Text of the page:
Did you know that dogs and cats can become diabetic?

4555544 sJust like us they can develop diabetes as a result of poor diet and lifestyle. Middle aged, sedentary and overweight dogs and cats are at higher risk of developing diabetes. There may also be a genetic predisposition in some breeds such as the Burmese. In cats, high carbohydrate diets are also implicated as a causative factor. This is because cats have evolved to eat an all meat diet and they are not good at metabolizing carbohydrate.

Diabetes is caused by a lack of production of insulin by the pancreas. Insulin helps the body use glucose for energy and thus helps regulate blood glucose. Diabetics have high blood glucose but lose weight because they are unable to use it. Untreated diabetics may also become sick due to numerous possible complications.

If your pet becomes diabetic you may notice an increase in thirst, hunger and urination, usually with corresponding weight loss. Blood and urine tests may be needed to confirm the diagnosis.

Managing a diabetic requires feeding a good quality low fat diet and giving insulin injections twice a day. Most dogs and cats adjust easily to these injections as they involve a small volume given through a very small needle. It often helps to give them a treat or a reward after their injection. They will need to visit the vet regularly until they become stable and the correct dose of insulin is worked out. Some pets may become non insulin dependent once they are stabilized but most require injections for the rest of their life.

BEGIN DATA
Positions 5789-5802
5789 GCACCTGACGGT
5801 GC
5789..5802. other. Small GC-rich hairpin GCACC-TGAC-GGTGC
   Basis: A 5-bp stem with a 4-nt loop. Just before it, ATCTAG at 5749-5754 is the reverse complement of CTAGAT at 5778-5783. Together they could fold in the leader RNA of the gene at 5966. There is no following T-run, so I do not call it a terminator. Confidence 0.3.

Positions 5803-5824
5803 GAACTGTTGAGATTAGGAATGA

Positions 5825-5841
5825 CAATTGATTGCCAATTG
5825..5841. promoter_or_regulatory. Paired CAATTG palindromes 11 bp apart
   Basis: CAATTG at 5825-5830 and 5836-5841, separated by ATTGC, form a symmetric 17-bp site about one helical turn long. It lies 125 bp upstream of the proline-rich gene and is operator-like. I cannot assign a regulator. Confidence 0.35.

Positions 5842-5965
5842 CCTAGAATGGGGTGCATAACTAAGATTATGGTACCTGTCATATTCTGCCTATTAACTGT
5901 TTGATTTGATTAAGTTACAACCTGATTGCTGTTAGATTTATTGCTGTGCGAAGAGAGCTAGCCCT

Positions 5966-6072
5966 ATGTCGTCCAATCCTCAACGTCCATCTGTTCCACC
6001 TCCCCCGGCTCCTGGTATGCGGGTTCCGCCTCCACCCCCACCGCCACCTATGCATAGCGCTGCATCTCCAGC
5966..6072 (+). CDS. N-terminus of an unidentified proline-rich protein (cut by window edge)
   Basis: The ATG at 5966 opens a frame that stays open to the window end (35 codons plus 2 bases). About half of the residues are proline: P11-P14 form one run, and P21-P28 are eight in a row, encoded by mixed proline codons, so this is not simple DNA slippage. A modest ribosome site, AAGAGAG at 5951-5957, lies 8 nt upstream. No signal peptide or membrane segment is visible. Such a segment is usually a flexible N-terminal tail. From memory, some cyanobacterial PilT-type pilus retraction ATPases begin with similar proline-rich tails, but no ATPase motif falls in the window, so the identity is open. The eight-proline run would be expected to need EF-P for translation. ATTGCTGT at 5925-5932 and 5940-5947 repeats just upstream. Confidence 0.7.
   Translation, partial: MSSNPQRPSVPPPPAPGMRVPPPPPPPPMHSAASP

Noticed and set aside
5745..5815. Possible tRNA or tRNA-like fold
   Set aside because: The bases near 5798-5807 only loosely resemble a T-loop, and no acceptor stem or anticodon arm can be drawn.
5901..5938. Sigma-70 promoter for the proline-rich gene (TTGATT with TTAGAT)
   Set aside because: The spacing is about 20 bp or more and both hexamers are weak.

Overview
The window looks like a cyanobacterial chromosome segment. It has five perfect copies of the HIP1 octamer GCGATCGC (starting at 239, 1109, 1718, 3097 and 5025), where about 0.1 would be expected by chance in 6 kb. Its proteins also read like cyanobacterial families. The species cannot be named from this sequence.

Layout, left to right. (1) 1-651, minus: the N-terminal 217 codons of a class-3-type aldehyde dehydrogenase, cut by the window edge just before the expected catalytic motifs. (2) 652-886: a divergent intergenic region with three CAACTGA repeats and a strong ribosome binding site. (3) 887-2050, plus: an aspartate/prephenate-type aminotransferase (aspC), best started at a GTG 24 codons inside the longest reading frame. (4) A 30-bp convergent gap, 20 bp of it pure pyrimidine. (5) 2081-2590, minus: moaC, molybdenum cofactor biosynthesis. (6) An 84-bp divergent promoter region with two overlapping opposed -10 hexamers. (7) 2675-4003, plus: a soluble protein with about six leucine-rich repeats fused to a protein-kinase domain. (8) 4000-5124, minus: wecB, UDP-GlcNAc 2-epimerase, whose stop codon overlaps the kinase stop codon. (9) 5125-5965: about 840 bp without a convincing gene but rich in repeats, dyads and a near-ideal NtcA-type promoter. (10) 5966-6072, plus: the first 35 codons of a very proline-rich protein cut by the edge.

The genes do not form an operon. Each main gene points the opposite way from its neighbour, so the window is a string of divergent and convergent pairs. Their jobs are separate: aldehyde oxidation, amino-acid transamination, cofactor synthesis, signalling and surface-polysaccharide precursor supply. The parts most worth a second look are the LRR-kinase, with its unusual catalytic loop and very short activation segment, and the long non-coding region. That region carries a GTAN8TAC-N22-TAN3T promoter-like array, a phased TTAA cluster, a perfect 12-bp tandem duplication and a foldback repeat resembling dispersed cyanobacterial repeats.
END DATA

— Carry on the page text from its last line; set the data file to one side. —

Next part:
Diabetic cats and dogs can usually look forward to a long healthy life if they are well managed. If you suspect your pet may be diabetic please book in to see one of our vets for a checkup.

 

 

Location and Opening Hours

45 Epsom Rd, Kensington.
03 9372 2733

Our hours are:
Monday & Wednesday:
8.30am-8pm

Tuesday, Thursday & Friday:
8.30am-6.30pm

Saturday:
8.30am-4pm

After Hours Emergency Centre
Kensington - 03 9092 0400
Essendon- 03 9379 0700

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